World Cup 2014: Brazil creates 10,000-strong elite security force to deal with expected protests

Last year's Confederations Cup in the country was marred by demonstrations

Brazil has created a special 10,000-strong elite security force to help police control demonstrations expected during the World Cup, which starts in June.

The Confederations Cup in the country last year was marred by public demonstrations.

Colonel Alexandre Augusto Aragon, who heads the elite National Security Force, was quoted in local news on Friday as saying that the riot troops selected from state police forces throughout Brazil will be deployed in the 12 cities hosting game in the competition.

"We've have been concerned with the security during the World Cup before the protests that took place earlier this year, because we don't wait around for things to happen," he said. "The violence of recent protests is what scared us."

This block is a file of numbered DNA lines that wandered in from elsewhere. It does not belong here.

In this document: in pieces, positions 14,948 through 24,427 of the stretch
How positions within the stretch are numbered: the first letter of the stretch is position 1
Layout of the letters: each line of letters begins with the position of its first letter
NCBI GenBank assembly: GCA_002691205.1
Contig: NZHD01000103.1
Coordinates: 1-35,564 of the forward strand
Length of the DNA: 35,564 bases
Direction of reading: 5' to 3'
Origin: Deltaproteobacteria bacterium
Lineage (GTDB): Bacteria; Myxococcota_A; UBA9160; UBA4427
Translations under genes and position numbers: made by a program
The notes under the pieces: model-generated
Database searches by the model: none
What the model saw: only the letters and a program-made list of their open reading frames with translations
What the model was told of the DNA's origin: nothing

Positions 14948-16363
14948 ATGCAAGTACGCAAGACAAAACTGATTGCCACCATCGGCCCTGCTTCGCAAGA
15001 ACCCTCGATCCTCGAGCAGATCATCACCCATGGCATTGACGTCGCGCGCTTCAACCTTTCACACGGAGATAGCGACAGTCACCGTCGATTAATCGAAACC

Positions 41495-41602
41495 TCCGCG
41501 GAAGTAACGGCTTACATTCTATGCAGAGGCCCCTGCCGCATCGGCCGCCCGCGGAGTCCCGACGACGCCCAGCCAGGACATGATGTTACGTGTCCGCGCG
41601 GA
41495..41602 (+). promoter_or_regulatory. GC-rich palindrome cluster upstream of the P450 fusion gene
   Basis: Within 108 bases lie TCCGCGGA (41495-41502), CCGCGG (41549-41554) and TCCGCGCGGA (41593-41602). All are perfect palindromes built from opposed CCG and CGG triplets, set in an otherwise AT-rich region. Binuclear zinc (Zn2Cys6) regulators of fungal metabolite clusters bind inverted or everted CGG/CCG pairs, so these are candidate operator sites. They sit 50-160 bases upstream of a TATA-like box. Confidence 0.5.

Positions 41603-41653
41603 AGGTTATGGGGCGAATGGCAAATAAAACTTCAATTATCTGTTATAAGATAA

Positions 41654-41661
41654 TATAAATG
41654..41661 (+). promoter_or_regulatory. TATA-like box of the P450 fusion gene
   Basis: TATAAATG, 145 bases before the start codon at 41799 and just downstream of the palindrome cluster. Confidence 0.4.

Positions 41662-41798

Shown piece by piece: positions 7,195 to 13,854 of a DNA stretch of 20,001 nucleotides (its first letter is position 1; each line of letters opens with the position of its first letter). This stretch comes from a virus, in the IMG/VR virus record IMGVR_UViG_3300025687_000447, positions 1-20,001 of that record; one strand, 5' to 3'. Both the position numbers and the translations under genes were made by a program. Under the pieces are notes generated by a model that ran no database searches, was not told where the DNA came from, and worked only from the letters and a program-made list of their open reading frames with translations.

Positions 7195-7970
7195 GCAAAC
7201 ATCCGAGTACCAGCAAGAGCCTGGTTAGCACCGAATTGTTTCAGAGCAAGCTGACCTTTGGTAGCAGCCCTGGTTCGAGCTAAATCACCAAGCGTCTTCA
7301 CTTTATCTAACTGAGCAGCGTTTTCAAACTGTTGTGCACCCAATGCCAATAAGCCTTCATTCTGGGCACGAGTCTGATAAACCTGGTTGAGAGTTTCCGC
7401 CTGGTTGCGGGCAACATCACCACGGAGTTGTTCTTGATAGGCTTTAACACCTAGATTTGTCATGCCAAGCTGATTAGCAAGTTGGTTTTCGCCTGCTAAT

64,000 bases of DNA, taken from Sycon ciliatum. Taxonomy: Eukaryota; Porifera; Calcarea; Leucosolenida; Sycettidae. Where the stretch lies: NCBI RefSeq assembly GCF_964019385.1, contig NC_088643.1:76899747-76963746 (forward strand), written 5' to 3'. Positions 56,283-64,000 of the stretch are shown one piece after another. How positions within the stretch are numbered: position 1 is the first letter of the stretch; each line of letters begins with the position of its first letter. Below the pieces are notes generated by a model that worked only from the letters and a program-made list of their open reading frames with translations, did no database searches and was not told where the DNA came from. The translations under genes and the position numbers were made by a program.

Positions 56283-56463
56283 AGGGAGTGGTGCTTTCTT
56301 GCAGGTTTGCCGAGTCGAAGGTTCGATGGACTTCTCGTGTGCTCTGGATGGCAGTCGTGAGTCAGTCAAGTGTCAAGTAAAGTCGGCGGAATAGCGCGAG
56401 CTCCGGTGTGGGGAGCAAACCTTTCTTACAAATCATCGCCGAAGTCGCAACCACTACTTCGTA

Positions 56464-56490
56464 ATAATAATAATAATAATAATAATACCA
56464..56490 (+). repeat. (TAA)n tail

Representatives for the Justice Ministry, which oversees the National Security Force, could not be immediately reached for comment.

At the peak of last year's protests, one million people took to the streets across Brazil in a single day, complaining initially of higher bus fares, corruption and poor public services, and then extending to the billions of dollars being spent on the World Cup and 2016 Rio de Janeiro Olympics.

Jerome Valcke, the top FIFA official in charge of the World Cup, said recently that the tournament would have "the highest level of security you can imagine" to contain any violence.